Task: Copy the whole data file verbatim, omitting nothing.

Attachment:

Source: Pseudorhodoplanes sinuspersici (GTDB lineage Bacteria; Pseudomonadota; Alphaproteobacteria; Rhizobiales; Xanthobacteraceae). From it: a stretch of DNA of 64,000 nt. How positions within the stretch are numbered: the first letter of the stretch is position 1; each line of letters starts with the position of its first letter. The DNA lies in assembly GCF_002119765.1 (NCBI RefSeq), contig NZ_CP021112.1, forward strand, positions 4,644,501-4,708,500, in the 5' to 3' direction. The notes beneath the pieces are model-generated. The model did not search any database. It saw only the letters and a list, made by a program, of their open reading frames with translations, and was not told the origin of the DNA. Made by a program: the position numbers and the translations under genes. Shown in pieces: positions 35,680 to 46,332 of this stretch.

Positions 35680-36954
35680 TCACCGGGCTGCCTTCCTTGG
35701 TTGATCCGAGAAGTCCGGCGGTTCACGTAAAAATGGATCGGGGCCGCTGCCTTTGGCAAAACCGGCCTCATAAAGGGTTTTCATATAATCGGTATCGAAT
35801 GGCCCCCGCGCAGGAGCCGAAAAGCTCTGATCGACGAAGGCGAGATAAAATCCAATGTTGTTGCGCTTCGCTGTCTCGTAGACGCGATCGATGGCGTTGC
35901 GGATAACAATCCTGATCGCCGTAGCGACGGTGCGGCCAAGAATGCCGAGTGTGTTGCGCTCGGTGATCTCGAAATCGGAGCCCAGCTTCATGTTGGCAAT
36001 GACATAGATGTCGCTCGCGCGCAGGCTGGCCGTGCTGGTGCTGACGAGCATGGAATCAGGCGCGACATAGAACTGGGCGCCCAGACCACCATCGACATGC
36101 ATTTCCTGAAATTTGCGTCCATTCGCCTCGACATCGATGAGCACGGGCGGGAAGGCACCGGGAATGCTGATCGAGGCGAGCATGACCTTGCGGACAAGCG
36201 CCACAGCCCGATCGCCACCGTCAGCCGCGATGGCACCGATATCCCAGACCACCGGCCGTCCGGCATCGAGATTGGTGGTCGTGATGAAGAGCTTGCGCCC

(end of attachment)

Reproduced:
Source: Pseudorhodoplanes sinuspersici (GTDB lineage Bacteria; Pseudomonadota; Alphaproteobacteria; Rhizobiales; Xanthobacteraceae). From it: a stretch of DNA of 64,000 nt. How positions within the stretch are numbered: the first letter of the stretch is position 1; each line of letters starts with the position of its first letter. The DNA lies in assembly GCF_002119765.1 (NCBI RefSeq), contig NZ_CP021112.1, forward strand, positions 4,644,501-4,708,500, in the 5' to 3' direction. The notes beneath the pieces are model-generated. The model did not search any database. It saw only the letters and a list, made by a program, of their open reading frames with translations, and was not told the origin of the DNA. Made by a program: the position numbers and the translations under genes. Shown in pieces: positions 35,680 to 46,332 of this stretch.

Positions 35680-36954
35680 TCACCGGGCTGCCTTCCTTGG
35701 TTGATCCGAGAAGTCCGGCGGTTCACGTAAAAATGGATCGGGGCCGCTGCCTTTGGCAAAACCGGCCTCATAAAGGGTTTTCATATAATCGGTATCGAAT
35801 GGCCCCCGCGCAGGAGCCGAAAAGCTCTGATCGACGAAGGCGAGATAAAATCCAATGTTGTTGCGCTTCGCTGTCTCGTAGACGCGATCGATGGCGTTGC
35901 GGATAACAATCCTGATCGCCGTAGCGACGGTGCGGCCAAGAATGCCGAGTGTGTTGCGCTCGGTGATCTCGAAATCGGAGCCCAGCTTCATGTTGGCAAT
36001 GACATAGATGTCGCTCGCGCGCAGGCTGGCCGTGCTGGTGCTGACGAGCATGGAATCAGGCGCGACATAGAACTGGGCGCCCAGACCACCATCGACATGC
36101 ATTTCCTGAAATTTGCGTCCATTCGCCTCGACATCGATGAGCACGGGCGGGAAGGCACCGGGAATGCTGATCGAGGCGAGCATGACCTTGCGGACAAGCG
36201 CCACAGCCCGATCGCCACCGTCAGCCGCGATGGCACCGATATCCCAGACCACCGGCCGTCCGGCATCGAGATTGGTGGTCGTGATGAAGAGCTTGCGCCC